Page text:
3. Plenty of pictures included! They're nice and large too. Easy to view.

If you are interested in this subject at all, I strongly recommend getting this book.
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26 of 30 people found the following review helpful By Robin Benson on April 21, 2011
Format: Hardcover
One of the editorial mainstays of the monthly hobbyist magazines like Popular Mechanics and Popular Science was the blending of the future with the present. Every issue had pages of DIY things for the craftsman, usually in the back half of the magazines, before that there were pages and pages of new developments in science and products and how they related to Mr and Mrs Average and their families. Anything to do with transport and speed was heavily featured. The pages of the book pick out the scientific predictions over several decades divided into six chapters.

I thought it was interesting that the earlier predictions, in the first two and a half decades of the last century, really were rather fanciful based on fairly simple scientific principles. In the thirties with the huge increase in new products and developments (during the Depression, too) the predictions became more tempered and practical. By the late forties and during the fifties the future projections were much more based on reality. Actually a reasonably accurate way of predicting the future was developed in the fifties by the Rand Corporation, called the Delphi Technique. Experts in various disciplines answered questions anonymously and the answers were blended together to created a reliable future projection for all sorts broadly scientific activity. The predictions in this book, of course, don't have that kind of credibility.

I thought chapter two 'Home, sweet home of tomorrow' the most interesting with its mixture of ideas, a lot of which certainly came true because we all live with them now.
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13 of 15 people found the following review helpful By Kindle Customer on October 19, 2010
Format: Hardcover Verified Purchase
In short?
Amazing hardcover book with the right production values and colors to bring years of Popular Mechanics to life with all those FUTURISTIC Gizmos and Gregory Benford--who should be named King of the Editorial Side Of All Compilations.
Buy it.
Plunk it on the back of your Throne or on the coffee table and read at leisure.
When you are done--someone ought to take the time to build a few of these for mass-production. There were some grand ideas!
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5 of 5 people found the following review helpful By J. Spears on April 15, 2013
Format: Hardcover Verified Purchase
This book was purchased as a gift. My husband is a huge fan of Popular Mechanics and really wanted this book so I bought it for him as a gift. It turned out to be a bit of a let down. There were multiple typos in the text and the graphics left a lot to be desired. Overall the book felt a little slapped together. With all the wonderful old articles and graphics to choose from this could have been better. Not a terrible purchase; it just didn't live up to expectations.
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5 of 6 people found the following review helpful By James D. Crabtree VINE VOICE on December 2, 2010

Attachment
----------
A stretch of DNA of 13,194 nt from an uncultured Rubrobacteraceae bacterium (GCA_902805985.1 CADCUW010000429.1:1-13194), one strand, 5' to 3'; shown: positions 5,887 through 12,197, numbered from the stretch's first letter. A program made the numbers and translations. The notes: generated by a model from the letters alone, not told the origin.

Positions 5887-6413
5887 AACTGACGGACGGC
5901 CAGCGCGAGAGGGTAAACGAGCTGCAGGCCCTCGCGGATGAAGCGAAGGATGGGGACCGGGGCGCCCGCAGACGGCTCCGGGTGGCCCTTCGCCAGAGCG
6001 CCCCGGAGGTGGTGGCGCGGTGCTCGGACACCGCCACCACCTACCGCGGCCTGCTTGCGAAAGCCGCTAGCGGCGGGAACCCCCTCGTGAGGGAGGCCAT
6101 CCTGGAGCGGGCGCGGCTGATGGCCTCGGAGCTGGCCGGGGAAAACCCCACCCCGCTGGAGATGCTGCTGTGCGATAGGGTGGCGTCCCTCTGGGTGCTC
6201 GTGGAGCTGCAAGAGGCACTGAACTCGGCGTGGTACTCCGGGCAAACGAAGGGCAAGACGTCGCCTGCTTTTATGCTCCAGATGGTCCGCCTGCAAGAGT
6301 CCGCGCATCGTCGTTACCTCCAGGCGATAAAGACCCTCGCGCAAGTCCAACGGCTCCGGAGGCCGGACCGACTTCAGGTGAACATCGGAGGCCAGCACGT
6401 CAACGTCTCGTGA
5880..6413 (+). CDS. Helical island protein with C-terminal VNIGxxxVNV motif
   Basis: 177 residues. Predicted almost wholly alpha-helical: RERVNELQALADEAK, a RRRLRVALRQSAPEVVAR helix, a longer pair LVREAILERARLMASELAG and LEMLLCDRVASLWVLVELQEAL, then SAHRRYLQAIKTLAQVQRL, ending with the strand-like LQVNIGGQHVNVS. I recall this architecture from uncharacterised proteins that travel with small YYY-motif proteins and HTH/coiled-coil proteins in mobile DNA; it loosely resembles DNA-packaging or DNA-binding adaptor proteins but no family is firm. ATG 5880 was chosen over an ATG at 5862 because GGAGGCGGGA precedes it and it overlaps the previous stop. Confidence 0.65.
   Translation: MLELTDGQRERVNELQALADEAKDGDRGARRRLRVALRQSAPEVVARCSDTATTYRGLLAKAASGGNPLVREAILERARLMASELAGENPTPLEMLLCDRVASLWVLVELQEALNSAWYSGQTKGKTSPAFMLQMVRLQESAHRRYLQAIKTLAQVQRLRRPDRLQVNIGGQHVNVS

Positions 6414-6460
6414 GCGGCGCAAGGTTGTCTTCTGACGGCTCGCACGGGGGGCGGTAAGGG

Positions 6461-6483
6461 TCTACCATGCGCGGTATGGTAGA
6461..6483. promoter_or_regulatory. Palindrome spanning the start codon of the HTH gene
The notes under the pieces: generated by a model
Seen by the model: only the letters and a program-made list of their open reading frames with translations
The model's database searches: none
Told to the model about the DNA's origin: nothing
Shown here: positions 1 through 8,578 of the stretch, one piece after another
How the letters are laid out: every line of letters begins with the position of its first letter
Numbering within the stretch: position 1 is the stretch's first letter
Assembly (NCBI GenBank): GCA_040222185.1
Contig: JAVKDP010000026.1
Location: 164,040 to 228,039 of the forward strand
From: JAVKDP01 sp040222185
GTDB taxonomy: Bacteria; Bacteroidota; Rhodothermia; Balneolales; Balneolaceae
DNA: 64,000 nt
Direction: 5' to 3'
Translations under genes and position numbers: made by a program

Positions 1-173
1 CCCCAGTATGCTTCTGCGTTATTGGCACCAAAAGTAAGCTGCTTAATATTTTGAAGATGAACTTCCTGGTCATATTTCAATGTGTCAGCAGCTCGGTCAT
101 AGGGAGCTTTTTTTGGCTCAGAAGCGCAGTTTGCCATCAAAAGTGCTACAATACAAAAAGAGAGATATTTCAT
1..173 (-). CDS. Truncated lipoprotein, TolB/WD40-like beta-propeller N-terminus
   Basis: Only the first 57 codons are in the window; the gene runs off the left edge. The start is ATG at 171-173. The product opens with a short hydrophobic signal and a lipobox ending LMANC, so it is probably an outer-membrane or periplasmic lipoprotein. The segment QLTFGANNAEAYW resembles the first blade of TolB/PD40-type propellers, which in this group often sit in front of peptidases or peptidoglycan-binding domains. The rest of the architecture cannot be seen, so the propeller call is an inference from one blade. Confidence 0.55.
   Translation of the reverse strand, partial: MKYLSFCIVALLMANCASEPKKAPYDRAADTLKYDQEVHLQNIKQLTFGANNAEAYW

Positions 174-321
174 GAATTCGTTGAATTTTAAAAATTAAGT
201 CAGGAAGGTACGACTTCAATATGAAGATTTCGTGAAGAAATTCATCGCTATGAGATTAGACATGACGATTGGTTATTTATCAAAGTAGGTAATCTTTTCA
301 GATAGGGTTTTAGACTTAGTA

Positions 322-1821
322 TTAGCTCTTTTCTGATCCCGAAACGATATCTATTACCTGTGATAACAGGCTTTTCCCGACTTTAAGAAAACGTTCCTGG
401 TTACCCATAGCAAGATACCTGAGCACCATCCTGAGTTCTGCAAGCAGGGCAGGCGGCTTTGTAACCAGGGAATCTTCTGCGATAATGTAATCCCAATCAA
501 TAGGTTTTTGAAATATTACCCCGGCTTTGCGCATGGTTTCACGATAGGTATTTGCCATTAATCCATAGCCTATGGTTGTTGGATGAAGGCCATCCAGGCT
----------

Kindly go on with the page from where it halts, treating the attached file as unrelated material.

Format: Hardcover
This book looks at technological predictions and discusses them in a format which makes the book very readable. Picturephones, future cities, giant airliners... these are all looked at as the "wave of the future" and discussed as short articles. Some predictions came true, others saw development but in a manner unforeseen and of course others were really never that practical at all. This makes for some very good reading.
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1 of 1 people found the following review helpful By Laura Probst VINE VOICE on April 15, 2011
Format: Hardcover
Full of predictions that range from the amazingly prescient (that of a flat-screen, wall-mounted TV from 1954; a 1928 prediction of a half-mile high skyscraper, a feat recently achieved by the 2,684-foot-tall Buij Khalifa building in Khalifa; even the simple prognostications of automotive safety glass, from 1940, and push-button telephones, from 1942), the plausible, but way ahead of their time (the 1967 prediction of a computerized home, an idea put into practice at the time by the Sutherland family in PA--using a computer which took up the entire basement rec room; a 1968 prediction of a laser knife to use in surgery, an idea which only now is being seriously researched and developed; a 1944 prediction for a 3-D home theatre system, which has finally become available even though the technology still hasn't been fully perfected), and so bizarre it's hard to believe the ideas were ever taken seriously (like this one from 1926, that all food will soon be made from coal, supplemented by fats made from petroleum--yum; or from 1952, the prediction that we can reorganize the solar system to make colonization easy, by breaking apart or shrinking planets, or by moving them closer to the sun--anyone got a bulldozer that big?--not to mention the many predictions concerning flying cars which, while it's disappointing that we still haven't become the Jetsons, is actually rather a relief. With the number of accidents we have on the ground today, can you imagine the carnage air traffic accidents would create?), The Wonderful Future That Never Was is a fun and entertaining trip down memory lane.Read more ›